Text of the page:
This week, time and motivation permitting, I'll tackle the cappings and the candles. Then I'll take a day for another tedious but gratifying job, putting together a couple dozen little loaves of honey-blond fruitcake. It's a recipe I've experimented with for years, with no molasses and no green things, the two ingredients that give fruitcake a bad name. This cake turns out light and fresh-tasting, quickly converting the most die-hard of fruitcake-haters. (I'll send you the recipe on request.) Couple those items with bottles of the bees' honey and jars of pickles and relishes I canned over the summer, and I've got holiday gift-packs that Harry and David's can't touch.
Hand-crafted gifts are immensely satisfying, both for the giver and for the receiver. They demonstrate a care that is direct and personal, the fruit of one's labor unmediated by money. Some of the things I treasure the most are those that came from the heart, not the wallet: a quilt from a longtime friend, a tiny clay bee-skep from an eight-year-old boy, a pair of unwearable knitted mittens in garish colors from an elderly aunt — as well as ones that are now only delicious memories: boxes of fudge and cookies from warm winter kitchens and jars of dried herbs from a neighbor's summer garden.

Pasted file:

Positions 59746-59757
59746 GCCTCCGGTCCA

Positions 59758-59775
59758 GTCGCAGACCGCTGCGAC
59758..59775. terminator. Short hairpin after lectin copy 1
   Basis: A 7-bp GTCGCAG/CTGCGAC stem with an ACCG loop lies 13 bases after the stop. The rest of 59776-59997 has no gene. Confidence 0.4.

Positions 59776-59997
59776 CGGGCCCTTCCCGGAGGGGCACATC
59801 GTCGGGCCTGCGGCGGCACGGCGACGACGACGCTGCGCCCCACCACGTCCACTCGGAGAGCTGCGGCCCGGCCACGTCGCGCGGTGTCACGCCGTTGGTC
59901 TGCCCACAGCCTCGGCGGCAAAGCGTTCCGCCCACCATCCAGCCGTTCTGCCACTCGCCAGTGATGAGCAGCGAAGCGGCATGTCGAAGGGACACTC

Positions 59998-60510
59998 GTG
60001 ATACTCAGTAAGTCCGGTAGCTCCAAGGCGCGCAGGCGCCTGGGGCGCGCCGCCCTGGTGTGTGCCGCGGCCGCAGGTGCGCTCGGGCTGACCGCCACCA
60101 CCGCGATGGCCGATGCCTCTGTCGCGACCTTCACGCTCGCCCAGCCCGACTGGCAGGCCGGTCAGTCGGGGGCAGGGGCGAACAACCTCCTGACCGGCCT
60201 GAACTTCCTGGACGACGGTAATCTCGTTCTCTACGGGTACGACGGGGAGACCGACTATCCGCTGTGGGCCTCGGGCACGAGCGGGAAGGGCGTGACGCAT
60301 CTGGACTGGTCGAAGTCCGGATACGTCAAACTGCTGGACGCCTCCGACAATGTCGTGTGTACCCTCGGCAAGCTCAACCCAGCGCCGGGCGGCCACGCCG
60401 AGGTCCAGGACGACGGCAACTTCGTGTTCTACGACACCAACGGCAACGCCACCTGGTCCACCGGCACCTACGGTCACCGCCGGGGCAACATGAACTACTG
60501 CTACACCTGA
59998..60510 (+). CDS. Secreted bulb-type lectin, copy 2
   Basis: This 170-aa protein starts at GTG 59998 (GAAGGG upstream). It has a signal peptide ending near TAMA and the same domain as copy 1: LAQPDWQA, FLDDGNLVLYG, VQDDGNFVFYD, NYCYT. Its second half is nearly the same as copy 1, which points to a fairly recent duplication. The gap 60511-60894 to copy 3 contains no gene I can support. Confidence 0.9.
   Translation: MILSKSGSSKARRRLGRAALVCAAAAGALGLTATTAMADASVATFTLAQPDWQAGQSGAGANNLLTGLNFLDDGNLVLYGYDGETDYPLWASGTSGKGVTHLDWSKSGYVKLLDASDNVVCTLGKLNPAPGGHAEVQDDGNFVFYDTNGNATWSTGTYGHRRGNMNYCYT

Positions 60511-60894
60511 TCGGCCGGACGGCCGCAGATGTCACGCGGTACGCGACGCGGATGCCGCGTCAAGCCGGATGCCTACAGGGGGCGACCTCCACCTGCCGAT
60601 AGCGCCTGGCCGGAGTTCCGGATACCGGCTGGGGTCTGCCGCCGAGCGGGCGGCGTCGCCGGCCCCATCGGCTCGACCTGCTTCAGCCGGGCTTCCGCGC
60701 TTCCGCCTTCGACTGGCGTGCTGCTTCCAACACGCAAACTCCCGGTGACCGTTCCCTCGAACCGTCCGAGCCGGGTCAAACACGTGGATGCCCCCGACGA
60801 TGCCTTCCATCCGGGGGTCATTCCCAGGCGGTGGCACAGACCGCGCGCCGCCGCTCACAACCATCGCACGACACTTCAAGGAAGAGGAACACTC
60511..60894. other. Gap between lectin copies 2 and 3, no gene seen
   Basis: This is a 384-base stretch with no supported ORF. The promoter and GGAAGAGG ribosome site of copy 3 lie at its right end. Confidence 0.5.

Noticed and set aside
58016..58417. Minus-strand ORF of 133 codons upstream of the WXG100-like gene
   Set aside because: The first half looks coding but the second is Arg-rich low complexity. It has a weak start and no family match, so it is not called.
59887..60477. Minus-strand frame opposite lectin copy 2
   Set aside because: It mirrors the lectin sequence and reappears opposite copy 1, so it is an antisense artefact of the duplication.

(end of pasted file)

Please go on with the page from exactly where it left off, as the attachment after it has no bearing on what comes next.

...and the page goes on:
There is something spooky about "Black Friday" besides its name. (Wasn't the day of the 1929 stock market crash called "Black Thursday"?) It gives me anxiety just thinking about it — the frenzied rush to Christmas and the sudden vacuum that follows, and the identification of Christmas with consumption. Clogging the aisles of the Wal-Marts and the Macy's, individuals become generic, nameless except on their credit cards, pursuing countless ready-made products that come all the way from China, many of which will end up in the generic land-fill both physical and mental, not too long after the gift-wrap does.
The recession has not severed the link between Christmas and consumerism, but it seems to have reined it in a bit — initial Black Friday data indicate there were more shoppers than before the recession but they spent less. Perhaps too, the growing eat- local movement may be triggering a more general hearth-and-home Yuletide attitude, where time spent with family and friends is the greatest value and simple gifts are the finest of all — slow food, slow living and giving.
I was glad to spend Black Friday in the honey house — it was Gold Friday to me — away from the hordes, happily anticipating a Christmas of peace.